Appeal to raise £100,000 to restore ‘silent’ mausoleum
The Friends of Glasgow Necropolis are fundraising to restore an intricately-decorated Victorian mausoleum designed for Major Archibald Douglas Monteath, who served in the East India Company. One entertaining story - its truth debatable - its truthfulness debatable – tells that that while serving in India, Monteath “made his fortune when an elephant carrying precious gems belonging to a Maharajah was captured and ‘relieved’ of its load by him".
Archibald was a cousin of General Sir Thomas Monteath Douglas whose Mausoleum, also being restored in the Scottish Borders, was the subject of an article in the January/February 2019 issue of History Scotland.
Major Archibald was interred in the mausoleum at Glasgow Necropolis in 1842, followed by his brother James Monteath Douglas in 1850. The intricacies of the naming of the two brothers is one of the subjects explored during heritage walks run by the Friends.
The design of the mausoleum
The mausoleum was designed by architect David Cousin, whose work includes East Princes Street Gardens, Dean Cemetery and Warriston Cemetery.
The monument is an unusual building, being of neo-Norman design in a cemetery of predominantly classical monuments. Intriguingly it has no writing, lettering or numerals inscribed anywhere on it – it is completely silent about its occupants.
The mausoleum is a circular temple building 30 ft in diameter. The main lower portion of the building is split into sixteen facets around its circumference, with one double-bay-wide entrance arch and fourteen deep, round-arched blank window niches at low level, each elaborately carved in a different design.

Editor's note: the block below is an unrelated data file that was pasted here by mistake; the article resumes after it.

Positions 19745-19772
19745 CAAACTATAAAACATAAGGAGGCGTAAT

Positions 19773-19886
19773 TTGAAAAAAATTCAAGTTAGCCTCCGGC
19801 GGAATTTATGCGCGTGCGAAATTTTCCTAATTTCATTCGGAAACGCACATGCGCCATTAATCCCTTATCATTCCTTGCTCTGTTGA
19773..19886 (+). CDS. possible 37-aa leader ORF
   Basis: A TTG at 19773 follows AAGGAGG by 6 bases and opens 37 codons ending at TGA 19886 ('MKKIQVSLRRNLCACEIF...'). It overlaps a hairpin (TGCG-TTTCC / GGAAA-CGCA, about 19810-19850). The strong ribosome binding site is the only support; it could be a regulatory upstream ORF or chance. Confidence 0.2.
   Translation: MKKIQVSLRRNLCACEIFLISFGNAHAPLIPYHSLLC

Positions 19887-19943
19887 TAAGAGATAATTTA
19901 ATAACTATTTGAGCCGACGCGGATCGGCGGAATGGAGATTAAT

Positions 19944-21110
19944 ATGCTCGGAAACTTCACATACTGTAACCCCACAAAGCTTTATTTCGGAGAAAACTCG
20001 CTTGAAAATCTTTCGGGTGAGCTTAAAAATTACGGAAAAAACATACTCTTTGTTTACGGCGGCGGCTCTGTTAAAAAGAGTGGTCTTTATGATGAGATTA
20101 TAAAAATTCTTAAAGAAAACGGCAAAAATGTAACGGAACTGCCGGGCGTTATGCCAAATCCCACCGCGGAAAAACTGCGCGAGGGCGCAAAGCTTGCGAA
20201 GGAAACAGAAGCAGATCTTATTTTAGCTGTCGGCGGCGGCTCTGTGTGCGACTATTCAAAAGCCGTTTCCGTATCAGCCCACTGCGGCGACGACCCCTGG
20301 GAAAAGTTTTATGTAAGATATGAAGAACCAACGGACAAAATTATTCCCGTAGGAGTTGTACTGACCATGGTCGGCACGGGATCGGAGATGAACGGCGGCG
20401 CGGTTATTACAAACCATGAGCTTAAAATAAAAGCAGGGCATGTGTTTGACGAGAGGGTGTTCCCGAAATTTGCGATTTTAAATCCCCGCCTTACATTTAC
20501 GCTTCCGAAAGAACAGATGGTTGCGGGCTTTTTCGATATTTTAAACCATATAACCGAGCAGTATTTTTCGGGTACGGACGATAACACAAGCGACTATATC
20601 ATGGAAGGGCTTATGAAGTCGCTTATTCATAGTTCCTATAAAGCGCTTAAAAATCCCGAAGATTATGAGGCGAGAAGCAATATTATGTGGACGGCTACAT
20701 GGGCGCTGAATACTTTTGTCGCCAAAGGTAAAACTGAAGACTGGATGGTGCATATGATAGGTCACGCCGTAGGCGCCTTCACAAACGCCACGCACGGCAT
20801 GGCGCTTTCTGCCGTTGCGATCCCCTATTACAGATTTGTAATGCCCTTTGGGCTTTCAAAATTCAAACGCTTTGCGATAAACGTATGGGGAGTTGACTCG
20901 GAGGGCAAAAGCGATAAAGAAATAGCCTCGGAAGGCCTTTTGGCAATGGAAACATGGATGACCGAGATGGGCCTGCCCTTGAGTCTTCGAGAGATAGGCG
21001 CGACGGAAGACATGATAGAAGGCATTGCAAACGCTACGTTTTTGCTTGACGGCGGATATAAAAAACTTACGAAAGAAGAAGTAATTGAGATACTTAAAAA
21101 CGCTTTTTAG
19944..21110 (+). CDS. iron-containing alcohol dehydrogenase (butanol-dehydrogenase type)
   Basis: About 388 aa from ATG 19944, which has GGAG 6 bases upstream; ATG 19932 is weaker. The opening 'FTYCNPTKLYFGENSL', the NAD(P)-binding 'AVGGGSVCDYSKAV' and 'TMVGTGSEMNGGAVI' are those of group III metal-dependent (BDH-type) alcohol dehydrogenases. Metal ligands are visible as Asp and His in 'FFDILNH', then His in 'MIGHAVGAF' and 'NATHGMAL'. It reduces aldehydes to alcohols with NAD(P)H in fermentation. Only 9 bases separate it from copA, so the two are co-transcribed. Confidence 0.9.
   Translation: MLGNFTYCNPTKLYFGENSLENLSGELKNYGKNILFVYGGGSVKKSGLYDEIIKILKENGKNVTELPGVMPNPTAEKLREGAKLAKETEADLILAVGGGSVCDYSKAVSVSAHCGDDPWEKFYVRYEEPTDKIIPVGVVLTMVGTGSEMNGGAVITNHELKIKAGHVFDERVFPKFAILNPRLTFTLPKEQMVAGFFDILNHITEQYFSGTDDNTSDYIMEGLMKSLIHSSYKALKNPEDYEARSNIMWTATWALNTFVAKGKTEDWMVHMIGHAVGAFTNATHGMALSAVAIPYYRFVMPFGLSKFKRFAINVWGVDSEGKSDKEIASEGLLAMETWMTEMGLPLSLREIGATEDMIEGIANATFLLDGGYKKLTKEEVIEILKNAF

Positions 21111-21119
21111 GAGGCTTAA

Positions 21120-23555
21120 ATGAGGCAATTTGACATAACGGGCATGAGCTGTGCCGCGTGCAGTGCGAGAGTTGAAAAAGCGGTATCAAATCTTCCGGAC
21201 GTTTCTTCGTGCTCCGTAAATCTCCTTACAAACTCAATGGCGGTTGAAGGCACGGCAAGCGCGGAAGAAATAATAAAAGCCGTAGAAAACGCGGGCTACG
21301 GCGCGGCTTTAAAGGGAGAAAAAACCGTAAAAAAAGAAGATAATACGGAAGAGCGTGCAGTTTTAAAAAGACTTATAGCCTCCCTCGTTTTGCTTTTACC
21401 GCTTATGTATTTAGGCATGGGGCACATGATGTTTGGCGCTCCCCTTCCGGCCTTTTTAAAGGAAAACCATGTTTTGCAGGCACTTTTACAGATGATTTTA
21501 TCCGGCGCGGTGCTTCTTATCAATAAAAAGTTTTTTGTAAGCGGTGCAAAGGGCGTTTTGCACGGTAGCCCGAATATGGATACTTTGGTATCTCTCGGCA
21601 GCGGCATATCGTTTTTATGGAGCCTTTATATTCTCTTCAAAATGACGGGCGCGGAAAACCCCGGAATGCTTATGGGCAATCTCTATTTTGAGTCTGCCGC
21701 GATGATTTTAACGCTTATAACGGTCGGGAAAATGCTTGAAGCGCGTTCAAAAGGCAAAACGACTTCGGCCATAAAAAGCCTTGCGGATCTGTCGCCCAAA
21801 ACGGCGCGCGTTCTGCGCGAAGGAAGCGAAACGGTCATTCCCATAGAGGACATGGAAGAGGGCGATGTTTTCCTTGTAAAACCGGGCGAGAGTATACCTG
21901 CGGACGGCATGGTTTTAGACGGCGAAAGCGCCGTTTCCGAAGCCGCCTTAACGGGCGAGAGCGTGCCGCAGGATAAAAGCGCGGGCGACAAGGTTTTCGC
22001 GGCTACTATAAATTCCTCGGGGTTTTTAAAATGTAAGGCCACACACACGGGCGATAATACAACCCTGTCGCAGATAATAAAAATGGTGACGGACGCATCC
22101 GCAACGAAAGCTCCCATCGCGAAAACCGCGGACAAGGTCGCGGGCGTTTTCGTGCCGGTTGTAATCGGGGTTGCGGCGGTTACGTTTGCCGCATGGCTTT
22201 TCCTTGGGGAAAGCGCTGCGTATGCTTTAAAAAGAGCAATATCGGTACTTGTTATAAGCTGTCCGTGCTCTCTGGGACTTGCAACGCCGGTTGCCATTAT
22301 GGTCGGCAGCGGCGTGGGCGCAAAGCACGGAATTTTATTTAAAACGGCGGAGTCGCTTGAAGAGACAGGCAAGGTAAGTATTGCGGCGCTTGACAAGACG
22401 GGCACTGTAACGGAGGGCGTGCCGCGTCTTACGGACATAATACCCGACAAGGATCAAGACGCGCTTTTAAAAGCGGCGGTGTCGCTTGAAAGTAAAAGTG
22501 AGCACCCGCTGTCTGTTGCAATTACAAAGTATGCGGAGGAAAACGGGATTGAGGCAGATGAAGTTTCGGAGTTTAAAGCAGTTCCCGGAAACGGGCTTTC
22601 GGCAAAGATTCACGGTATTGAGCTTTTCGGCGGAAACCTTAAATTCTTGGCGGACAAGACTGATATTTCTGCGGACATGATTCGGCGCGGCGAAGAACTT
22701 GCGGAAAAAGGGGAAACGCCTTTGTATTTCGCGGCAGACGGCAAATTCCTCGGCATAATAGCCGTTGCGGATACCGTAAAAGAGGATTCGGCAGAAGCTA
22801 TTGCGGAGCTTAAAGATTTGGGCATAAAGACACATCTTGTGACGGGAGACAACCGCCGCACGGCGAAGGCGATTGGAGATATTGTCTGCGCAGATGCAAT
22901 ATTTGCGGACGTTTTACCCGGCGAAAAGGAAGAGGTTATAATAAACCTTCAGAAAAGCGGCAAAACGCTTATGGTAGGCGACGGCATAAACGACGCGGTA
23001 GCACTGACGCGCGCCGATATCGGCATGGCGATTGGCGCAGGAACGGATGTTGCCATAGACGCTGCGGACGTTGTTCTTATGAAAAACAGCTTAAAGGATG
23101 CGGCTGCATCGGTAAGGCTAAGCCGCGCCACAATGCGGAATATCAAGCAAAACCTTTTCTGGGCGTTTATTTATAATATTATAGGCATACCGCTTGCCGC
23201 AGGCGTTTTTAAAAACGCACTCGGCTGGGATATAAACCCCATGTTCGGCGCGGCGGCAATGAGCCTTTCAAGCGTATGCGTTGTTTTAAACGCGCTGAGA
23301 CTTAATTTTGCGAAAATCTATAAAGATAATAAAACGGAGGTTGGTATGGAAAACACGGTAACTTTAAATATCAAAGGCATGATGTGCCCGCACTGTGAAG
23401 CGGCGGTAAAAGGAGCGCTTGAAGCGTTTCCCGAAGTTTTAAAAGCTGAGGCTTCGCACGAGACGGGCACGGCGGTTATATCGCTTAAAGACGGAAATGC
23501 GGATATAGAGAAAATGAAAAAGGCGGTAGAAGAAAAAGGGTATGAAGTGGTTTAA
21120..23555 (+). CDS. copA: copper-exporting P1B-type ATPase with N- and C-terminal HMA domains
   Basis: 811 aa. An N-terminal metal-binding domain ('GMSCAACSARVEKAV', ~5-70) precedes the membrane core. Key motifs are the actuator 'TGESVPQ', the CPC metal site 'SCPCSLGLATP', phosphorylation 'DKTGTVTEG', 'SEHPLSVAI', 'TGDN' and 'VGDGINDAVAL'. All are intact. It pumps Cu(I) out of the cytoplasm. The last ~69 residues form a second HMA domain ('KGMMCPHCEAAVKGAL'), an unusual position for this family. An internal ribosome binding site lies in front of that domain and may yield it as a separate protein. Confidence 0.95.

Above the carvings are recessed panels with four columns topped by semi-circular interweaved arches. On top of this a cornice supports the edge of the lower roof – a shallow conical roof of large stone slabs, each slab alternately higher and lower around the roof. Over this sits a lantern with eight facets, each facet having three slit openings flanked by columns topped with arches. Above these are regularly spaced grotesque faces which support the cornice and roof of the lantern – again stone but in a common tile pattern. This is topped with a mini version of the Choragic Monument of Lysicrates.
The entrance also features elaborate carvings, with grotesque faces around an arch. Interestingly, a building in Edinburgh’s Rutland Place by architect David Cousin sports an identical entrance porch.
The Friends of Glasgow Necropolis is working to raise the £100,000 needed to restore the mausoleum. The video below explores the history of this historical burial ground.
The Friends is a voluntary organisation and all donations go towards its restoration and conservation work. To book a tour around this fascinating Victorian cemetery or to find out more about the work, visit the website.
QUICK LINK: Evacuation from wartime Glasgow
(images and research courtesy of Ruth Johnston, author of Afterlives Tales Of Interments)